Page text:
The base rate was raised to 14%
The Monetary Policy Committee of the National Bank of the Republic of Kazakhstan has made a decision to set the base rate at 14% per annum with the interest rate corridor of +/- 1.00 percentage points. Consequently, the rate for the liquidity provision standing facilities set on 15% and for the liquidity withdrawal standing facilities at 13%.
The decision to raise the base rate reflects the National Bank's commitment to anti-inflationary policy at a time of rising inflationary pressures amid realization of geopolitical risks, rise in prices in the world, as well as in countries being the trade partners of Kazakhstan and their transfer to domestic prices. Positive fiscal impulse observed for the third year in a row remains a significant driver for inflationary processes.
Annual inflation in March 2022 accelerated to 12% (8.7% in February 2022) due to the abovementioned factors. The annual growth rate of food and non-food prices reached 15.4% (10%) and 10.9% (8.6%), respectively. The cost of paid services rose by 8.3% (7.1%). The steady acceleration of inflation is characterized by rising prices for a wide range of goods and services, as evidenced by a significant increase in base inflation indicators in March 2022.
Inflation expectations are not anchored and continue to show high volatility. The results of the March 2022 survey indicate a decrease in the optimism of population and a significant increase in inflation expectations, reflecting worsening geopolitical situation and weakening of the exchange rate of the national currency. The quantitative estimate of inflation for the year ahead is 11.4%.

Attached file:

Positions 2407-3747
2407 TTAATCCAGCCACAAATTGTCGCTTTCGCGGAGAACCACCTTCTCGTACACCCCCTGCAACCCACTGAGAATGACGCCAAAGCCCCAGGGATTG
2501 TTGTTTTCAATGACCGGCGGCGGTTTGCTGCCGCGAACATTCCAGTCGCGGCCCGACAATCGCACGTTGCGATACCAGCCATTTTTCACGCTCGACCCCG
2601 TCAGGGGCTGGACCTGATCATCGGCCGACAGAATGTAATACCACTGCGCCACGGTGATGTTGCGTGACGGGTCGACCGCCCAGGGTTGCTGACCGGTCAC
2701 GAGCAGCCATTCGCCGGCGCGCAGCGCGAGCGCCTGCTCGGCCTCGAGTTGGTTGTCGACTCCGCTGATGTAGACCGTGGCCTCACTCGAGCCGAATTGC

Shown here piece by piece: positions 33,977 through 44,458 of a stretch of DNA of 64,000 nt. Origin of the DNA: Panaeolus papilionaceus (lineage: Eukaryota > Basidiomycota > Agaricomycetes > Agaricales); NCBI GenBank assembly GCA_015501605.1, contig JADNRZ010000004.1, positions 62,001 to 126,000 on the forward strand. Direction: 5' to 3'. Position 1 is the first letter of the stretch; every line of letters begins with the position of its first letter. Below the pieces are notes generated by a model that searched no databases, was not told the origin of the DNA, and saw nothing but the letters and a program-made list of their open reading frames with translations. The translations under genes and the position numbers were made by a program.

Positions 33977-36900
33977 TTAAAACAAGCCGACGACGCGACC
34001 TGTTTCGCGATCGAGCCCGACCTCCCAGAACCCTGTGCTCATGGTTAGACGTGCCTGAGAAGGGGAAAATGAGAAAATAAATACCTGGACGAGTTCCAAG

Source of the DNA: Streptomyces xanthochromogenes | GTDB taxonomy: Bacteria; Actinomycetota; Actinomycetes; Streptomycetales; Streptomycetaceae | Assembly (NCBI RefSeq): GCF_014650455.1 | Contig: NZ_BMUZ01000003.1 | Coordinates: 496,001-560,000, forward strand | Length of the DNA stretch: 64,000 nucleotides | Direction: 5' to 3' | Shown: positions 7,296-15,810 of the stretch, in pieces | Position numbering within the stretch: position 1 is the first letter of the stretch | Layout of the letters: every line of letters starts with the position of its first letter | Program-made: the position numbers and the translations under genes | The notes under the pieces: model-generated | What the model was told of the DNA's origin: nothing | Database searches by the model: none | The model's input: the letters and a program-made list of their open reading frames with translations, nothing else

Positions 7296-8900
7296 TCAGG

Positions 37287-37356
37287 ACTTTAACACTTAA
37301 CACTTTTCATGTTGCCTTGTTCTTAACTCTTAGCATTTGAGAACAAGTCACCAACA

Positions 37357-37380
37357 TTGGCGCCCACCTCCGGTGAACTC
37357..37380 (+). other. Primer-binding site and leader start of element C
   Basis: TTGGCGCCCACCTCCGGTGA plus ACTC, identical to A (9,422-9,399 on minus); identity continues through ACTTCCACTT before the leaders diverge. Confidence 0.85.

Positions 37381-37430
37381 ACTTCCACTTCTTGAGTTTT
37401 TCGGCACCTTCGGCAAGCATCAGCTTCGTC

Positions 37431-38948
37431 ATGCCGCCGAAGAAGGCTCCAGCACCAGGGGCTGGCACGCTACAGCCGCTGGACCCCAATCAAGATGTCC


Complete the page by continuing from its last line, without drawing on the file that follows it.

Fiscal policy will exert considerable pro-inflationary pressure. In 2022, the republican budget expenditures will grow by 23.6% with an average growth rate of 16.7% in the previous three years. Continued positive fiscal momentum will exert pro-inflationary pressure in both 2022 and 2023. The transfer from the National Fund to finance the budget deficit in 2022 will amount to 4.6 trillion tenge, which is comparable to the 4.8 trillion tenge in 2020, allocated amid COVID19 pandemic and a 2.5% contraction of GDP. Financing of the republican budget deficit from the assets of the National Fund will have a supportive impact on the exchange rate, but will lead to an increase in demand for imports and weakening of the fiscal position.
Growth of economic activity in Kazakhstan in the first quarter of 2022 amounted to 4.4% in annual terms. After a slowdown in January amid the enforcement of the state of emergency across the country, there has been a positive trend in many sectors of the economy since February. Business activity was supported by high consumer demand. Retail turnover growth accelerated to 3.7% year-on-year in March 2022. Household consumption was also supported by growth in consumer lending and real household incomes.
Monetary factors contribute to the growth of domestic demand as a result of implementation of anti-crisis programs to support the economy. In Q1 2022 the loan portfolio grew by 3.9% (in 2021 the growth was 26.5%). The volume of new loans in the economy in Q1 2022 increased by 25.3% in annual terms (compared to growth of 46.8% in 2021).